We observe, across our nation, that taxes go up after major development, even though the developers promise the opposite. Why? Developers get rich by making the community pay the long-term costs of their development. Projects like the one proposed for Richmond Hill have real, externalized costs, as well as intangible costs. We need to identify those costs and ask who will pay for them.
Riverside Drive will need to be expanded and traffic lights added to cover the increased traffic, estimated to be more than 3,000 vehicle trips each day. Who will pay for the expansion? The landowner, the developer or the local taxpayers?
The development will need a bridge over the river and railroad tracks. Who will pay for the bridge? The landowner, the developer or the local taxpayers?
After the development is done and the developer leaves with his moneybag, who will pay to maintain the bridge and the roads through the development? Will the landowner and residents of the Bluffs cover the entire costs, or will the other residents of Woodfin be required to cover part of the maintenance costs?
If the construction vehicles are permitted to use Asheville city roads through Richmond Hill, they will tear up the roads, leading to costly repairs. Will Asheville city taxpayers have to cover these costs, while all the tax revenues from the development go to Woodfin?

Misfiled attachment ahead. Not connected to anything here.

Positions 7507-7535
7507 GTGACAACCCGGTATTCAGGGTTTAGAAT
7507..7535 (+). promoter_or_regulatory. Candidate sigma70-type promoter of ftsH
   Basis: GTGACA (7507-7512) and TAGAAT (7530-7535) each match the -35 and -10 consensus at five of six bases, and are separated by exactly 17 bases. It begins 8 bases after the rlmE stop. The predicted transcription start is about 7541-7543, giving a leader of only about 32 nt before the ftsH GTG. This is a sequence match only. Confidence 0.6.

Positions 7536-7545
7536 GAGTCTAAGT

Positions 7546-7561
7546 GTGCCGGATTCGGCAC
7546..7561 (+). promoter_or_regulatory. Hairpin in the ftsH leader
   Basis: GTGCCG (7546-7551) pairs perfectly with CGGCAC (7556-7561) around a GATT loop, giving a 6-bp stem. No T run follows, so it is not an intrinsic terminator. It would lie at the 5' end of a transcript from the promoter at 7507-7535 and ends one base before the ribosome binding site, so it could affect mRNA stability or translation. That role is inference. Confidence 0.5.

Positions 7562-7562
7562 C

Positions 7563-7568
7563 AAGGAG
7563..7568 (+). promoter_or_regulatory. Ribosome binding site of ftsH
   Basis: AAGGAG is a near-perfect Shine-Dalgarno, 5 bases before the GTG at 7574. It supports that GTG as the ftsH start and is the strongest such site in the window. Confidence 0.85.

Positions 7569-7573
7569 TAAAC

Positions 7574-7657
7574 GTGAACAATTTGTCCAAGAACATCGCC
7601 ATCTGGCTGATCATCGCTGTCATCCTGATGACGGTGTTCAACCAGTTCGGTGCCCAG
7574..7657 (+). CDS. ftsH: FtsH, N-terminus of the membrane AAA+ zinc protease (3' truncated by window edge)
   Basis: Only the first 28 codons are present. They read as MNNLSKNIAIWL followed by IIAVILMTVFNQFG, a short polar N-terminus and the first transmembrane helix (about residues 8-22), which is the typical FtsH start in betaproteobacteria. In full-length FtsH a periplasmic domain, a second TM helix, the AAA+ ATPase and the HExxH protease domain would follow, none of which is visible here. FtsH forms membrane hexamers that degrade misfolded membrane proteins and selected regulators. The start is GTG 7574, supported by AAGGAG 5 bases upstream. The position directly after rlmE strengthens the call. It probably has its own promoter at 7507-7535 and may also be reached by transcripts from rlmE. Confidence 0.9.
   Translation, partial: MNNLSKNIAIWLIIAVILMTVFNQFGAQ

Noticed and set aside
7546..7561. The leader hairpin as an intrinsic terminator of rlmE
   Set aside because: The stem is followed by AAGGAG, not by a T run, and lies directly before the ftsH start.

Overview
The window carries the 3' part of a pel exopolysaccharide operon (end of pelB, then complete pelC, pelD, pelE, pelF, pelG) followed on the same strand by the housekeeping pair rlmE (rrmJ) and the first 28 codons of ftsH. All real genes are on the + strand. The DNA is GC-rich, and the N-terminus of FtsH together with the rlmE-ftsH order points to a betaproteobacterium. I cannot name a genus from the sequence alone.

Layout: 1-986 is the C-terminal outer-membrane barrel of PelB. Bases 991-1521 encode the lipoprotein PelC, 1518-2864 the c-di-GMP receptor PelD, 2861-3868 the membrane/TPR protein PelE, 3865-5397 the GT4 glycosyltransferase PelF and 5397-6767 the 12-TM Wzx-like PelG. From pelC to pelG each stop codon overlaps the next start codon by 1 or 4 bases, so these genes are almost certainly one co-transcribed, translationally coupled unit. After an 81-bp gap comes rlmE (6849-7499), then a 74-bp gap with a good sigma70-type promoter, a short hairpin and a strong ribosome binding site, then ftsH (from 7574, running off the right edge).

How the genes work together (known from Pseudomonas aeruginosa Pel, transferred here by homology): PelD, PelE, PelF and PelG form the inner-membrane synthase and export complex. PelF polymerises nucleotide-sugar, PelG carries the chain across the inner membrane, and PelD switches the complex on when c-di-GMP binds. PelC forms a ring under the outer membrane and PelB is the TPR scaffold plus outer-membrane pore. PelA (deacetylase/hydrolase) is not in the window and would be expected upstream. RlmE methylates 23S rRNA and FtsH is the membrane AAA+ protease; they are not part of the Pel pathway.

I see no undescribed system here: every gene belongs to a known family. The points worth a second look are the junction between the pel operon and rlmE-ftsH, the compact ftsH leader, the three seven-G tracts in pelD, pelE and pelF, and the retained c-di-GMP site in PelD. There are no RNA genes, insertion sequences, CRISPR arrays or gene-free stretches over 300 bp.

After the development increases local traffic by 3,000 trips each day, we will all pay the costs related to sitting in the traffic jam. Just consider the traffic problems that have followed development on the south side of Asheville and the regular delays on Interstate 26.
There will be other related infrastructure costs. Who will pay to maintain the water and sewer lines, expanding the schools, fire department and other related services? It won’t be the developer. And without a clear plan upfront, it won’t be just the landowner and new residents.
When the landowner realizes he can increase his profits by expanding the project, loading down infrastructure even further, we will all pay the related costs. What prevents this from happening?
This list fails to address very real, but less tangible environmental costs, such as stormwater runoff, and social costs such as neighborhoods ceasing to be walkable by their own residents as the increased traffic makes walking unsafe. How will these costs be managed? Who will be held responsible?
For those accusing the Richmond Hill community of NIMBYism, we have simple questions. Are you willing to have your taxes raised so that a Florida developer can make a quick buck? By how much? Are you willing to tell your own children they cannot ride their bike in front of their own house because there is too much traffic?
— Karl Kuhn